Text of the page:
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Slow your productivity so that you can forge out a new trail of living. You’re used to producing on a well paved highway that requires little thought or adaption. You were most likely living on autopilot.

You’ve suddenly been forced to now stare at an “off the beaten path” of what daily life looks like. A path that’s not forged yet. You can’t run full speed on an ungroomed trail. It takes time and work to build the trail first.

Build the trail of your new normal first. Don’t clutter it up with projects that will cause you new stress or even more levels of uncertainty.

There’s a lot of mental work, physical strain, and emotional re-routing that takes place when dealing with a lot of change. Give your body and mind grace with this.

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Rather than focusing on new projects or getting “caught up” I’ve focused my energy elsewhere. First and most important, I’m taking care of my mind and body. Second, I’m experimenting on trying new routines, priorities, and giving myself grace through all of it.

Here’s some ways I’m doing that to put myself in the best possible state of mind to handle the physical stress of uncertainty and change.

1.    I stopped setting my alarm until my kids’ online school starts. Stress is hard on the body. Your body needs healing time. Most days I still wake up around the normal time but a few of those days I slept 10 hours straight.

2.    I walk outside every day. Sunshine and nature calm the stress response beautifully. It rejuvenates me and boosts my creativity.

3.    I make relationships the #1 priority. My family and people I care about come first. It’s not always this way, but in times of crisis, this is THE thing that matters most. Everything else can wait.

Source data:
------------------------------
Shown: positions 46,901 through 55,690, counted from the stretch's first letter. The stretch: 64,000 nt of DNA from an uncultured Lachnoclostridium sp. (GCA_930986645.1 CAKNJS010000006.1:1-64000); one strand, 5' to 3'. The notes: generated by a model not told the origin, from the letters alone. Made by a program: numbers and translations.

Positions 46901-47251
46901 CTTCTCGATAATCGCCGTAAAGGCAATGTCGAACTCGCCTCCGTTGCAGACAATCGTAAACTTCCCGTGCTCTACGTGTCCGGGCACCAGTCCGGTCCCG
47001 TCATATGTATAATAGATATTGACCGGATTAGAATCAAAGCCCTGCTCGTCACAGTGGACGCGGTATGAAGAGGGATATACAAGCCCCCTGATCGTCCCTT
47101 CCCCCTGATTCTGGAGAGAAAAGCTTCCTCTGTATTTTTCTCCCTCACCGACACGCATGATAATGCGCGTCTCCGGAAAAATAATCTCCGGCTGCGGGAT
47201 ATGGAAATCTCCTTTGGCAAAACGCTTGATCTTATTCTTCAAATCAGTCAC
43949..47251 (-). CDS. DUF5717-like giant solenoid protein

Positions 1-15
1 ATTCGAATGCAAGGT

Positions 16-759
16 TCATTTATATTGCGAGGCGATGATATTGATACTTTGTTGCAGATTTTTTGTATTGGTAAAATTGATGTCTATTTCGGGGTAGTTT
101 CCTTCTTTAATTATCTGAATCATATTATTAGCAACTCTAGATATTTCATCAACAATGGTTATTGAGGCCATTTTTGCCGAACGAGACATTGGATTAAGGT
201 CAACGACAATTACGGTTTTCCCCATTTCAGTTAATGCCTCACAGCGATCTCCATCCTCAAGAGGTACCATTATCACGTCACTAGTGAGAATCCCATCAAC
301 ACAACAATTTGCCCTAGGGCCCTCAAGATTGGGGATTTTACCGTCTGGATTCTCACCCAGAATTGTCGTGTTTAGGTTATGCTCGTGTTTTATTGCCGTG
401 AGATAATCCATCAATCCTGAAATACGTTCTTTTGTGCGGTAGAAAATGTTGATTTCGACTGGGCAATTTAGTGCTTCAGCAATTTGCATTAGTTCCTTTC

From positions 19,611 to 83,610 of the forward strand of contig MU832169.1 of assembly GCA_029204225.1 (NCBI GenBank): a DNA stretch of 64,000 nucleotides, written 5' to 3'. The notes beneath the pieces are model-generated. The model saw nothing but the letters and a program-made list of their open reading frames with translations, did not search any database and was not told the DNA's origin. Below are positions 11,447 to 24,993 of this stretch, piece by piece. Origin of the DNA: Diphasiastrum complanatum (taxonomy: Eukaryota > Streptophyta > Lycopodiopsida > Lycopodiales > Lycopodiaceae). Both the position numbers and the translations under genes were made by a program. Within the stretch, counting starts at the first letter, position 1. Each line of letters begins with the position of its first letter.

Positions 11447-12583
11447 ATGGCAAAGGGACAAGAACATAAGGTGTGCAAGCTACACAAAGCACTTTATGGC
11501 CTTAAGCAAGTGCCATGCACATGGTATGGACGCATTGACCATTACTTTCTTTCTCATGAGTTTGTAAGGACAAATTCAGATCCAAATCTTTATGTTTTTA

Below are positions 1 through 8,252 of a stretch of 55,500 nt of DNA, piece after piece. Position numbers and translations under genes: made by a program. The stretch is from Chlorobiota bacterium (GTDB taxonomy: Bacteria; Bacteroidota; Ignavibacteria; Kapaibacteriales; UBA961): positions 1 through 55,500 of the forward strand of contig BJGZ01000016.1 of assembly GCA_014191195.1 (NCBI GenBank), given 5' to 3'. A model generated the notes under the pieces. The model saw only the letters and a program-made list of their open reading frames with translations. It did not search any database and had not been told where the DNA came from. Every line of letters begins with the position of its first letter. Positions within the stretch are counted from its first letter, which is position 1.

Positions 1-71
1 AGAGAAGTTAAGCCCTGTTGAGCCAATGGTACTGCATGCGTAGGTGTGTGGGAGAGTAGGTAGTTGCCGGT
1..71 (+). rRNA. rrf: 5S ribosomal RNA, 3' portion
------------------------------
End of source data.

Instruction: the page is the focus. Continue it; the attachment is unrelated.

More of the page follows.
4.    I’ve whittled down my work priorities to just three things and only three things. These things are what’s required, what brings me the most satisfaction, and what I’m the best at. Everything else will wait. (Yes! In times of crisis in your business you “should” focus on what brings you money now. When you’re laying in a hospital bed, as I have, money doesn’t matter much. You need your health, your mind, your relationships to get through. Period.)

5.    I don’t think about what “needs to get done”. Instead I test out certain times of day to try different things. My focus is more on my “training” (like an athlete). I’m working on  the skills of working vs running the race now. After just under 2 weeks, I have a good handle on what’s working for me. Things are kicking in easier, as well as being more balanced and focused.

6.    I do what’s right for me, so I can do right by my friends, work and family. You can’t do right when it comes to others if you’re stressed, angry, anxious, or sick. You need to focus on your own health in all areas so that you’re available and ready for those who need you.

7.    I don’t freak out over being inconvenienced. Most of the time we as humans, get frustrated or angry because someone has inconvenienced us. You get mad at your kids because they inconvenienced you. Same with your significant other. The person at the grocery store, etc. It’s a waste of negative energy on your end. So they got in your way or caused you more work. In the grand scope of what’s happening right now, who cares??? You’re going to have to work harder and deal with more for a time. Your comfort or convenience is not your “end all” right now. Getting through it the best you can is. You’ll be a better person for it.

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The truth is, when 2020 is over, the world is not going to “return to normal” and hopefully you won’t either. Instead, there will be a “new normal”.

The quicker you can learn the skills to adapt by taking the time to process your feelings and emotions as they come, experimenting with your routine, and embracing rapid change instead of fighting it, the better for you.